Sponsorship in the research and library communities is pervasive today, and scholarly publishers are some of the most generous providers of it. This generosity comes at a time when scholarly communication is in sore need of root-and-branch reform. However, since publishers’ interests are no longer aligned with the needs of the research community, and they have a vested interest in the legacy system, the research community might be best to avoid publisher sponsorship. Yet researchers and librarians seek it out on a daily basis.
While the benefits of this sponsorship to the research community at large are debatable, publishers gain a great deal of soft power from dispensing money in this way. And they use this soft power to help them contain, control and shape the changes scholarly communication is undergoing, often in ways that meet their needs more than the needs of science and of scientists. This sponsorship also often takes place without adequate transparency.
Sponsorship and lobbying (which often amount to the same thing), for instance, have assisted legacy publishers to co-opt open access. This has seen the triumph of the pay-to-publish model, which has been introduced in a way that has enabled publishers to adapt OA to their needs, and to ringfence and port their excessive profits to the new OA environment. Those researchers who do not have the wherewithal to pay article-process charges (APCs), however, are finding themselves increasingly disenfranchised.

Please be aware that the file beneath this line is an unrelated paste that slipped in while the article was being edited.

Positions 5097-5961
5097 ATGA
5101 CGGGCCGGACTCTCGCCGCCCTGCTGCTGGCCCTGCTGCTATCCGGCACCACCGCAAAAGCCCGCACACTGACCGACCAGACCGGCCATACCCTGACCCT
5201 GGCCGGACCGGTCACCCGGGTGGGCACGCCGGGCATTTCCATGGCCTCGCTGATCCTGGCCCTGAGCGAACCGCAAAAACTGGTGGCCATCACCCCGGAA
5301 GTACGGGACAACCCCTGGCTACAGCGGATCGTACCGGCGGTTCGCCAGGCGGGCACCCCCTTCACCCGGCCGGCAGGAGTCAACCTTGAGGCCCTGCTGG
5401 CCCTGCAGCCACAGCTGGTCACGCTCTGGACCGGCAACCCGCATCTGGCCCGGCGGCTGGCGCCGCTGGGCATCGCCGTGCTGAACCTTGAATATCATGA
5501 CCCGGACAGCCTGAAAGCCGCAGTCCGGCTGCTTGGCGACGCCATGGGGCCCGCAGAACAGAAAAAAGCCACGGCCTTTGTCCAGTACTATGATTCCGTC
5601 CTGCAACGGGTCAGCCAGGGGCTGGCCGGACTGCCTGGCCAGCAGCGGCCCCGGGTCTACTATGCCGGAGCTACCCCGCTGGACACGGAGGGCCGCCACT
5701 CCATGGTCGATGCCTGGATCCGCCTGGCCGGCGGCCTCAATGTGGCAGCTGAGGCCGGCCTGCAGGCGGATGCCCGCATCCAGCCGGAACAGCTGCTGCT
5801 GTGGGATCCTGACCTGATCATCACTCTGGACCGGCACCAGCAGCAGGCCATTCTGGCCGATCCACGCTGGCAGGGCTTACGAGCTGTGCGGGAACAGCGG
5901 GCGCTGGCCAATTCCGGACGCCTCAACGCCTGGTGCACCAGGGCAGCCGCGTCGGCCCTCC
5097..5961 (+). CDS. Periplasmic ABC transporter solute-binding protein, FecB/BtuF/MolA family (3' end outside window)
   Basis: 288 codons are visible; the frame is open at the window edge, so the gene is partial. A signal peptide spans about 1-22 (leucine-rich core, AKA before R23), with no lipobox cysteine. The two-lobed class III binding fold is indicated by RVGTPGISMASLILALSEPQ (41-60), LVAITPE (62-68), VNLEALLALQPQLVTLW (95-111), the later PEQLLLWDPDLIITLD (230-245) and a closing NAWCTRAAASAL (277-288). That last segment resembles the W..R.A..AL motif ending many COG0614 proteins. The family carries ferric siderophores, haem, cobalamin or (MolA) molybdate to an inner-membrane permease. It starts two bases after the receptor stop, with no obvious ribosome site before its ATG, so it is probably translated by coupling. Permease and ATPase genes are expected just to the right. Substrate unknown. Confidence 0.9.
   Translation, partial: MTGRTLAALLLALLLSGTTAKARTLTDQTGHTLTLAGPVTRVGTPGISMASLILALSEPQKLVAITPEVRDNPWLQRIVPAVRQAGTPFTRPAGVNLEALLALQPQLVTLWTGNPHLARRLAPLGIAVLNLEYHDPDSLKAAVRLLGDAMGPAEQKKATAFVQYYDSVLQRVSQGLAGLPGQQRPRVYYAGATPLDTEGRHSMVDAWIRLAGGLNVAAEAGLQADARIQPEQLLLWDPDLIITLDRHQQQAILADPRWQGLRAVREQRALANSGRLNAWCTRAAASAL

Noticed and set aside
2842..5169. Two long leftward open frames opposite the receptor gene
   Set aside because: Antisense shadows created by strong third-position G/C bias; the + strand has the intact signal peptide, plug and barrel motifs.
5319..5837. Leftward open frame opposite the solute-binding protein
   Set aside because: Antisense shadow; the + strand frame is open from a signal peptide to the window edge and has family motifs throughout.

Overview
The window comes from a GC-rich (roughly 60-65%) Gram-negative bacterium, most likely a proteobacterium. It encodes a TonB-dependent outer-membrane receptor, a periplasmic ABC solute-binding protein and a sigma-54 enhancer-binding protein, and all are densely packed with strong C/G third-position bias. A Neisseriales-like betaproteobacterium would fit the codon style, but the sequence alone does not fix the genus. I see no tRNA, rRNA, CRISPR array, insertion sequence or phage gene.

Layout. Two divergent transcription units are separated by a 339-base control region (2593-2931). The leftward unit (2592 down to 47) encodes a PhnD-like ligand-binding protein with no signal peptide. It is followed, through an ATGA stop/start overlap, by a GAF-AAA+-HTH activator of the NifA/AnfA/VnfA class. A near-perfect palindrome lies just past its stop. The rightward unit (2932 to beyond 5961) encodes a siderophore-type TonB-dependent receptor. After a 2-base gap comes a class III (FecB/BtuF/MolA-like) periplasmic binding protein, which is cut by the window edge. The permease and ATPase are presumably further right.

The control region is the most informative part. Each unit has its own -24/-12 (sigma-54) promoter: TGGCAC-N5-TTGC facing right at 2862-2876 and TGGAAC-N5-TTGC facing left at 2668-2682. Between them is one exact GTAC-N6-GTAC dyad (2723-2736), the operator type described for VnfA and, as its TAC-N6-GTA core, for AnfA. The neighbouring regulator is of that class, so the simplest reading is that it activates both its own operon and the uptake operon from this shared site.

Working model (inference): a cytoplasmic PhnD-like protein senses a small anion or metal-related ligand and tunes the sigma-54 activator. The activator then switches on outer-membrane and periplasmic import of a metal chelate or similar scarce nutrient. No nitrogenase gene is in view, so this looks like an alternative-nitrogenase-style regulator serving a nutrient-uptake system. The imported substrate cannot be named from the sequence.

Sponsorship has also to be seen in a larger context. With paywalls now viewed askance, and pay-to-read giving way to free-to-read, more and more content is being funded by the producers rather than the readers. This has a number of consequences. Above all, it has made it increasingly difficult to distinguish neutral information and reporting from partisan content created solely to serve the interests of the creator/sponsor. Now commonly referred to as “fake news”, this is normally associated with biased and/or false information about, say, politicians, elections, and celebrity deaths etc., and its origin and purpose is often unknown.
But open access has presented science with the same kind of problem. With many authors now choosing (or having) to pay for the publication of their papers, and publishers’ revenues directly related to the number of articles they publish, unscrupulous authors are now able to find an outlet for any paper regardless of its quality.
It is therefore becoming increasingly difficult to distinguish legitimate science from pseudoscience. This is in part a consequence of publishers’ use of sponsorship (and lobbying) to foist a flawed business model on the science community. And by continuing to dispense sponsorship, publishers are able to perpetuate and promote this model, and maintain their grip on scholarly communication.
These are the kinds of issues explored in the attached essay (pdf file). It includes some examples of publisher sponsorship, and the associated problems of non-transparency that often go with it. In particular, there is a detailed case study of a series of interviews conducted by Library Journal (LJ) with leading OA advocates that was sponsored by Dove Medical Press.
Amongst those interviewed was the de facto leader of the OA movement Peter Suber. Suber gave three separate interviews to LJ, but not once was he informed when invited that the interviews were sponsored, or that they would be flanked with ads for Dove – even though he made it clear after the first interview that he was not happy to be associated with the publisher in this way.
The essay can be accessed as a pdf file here.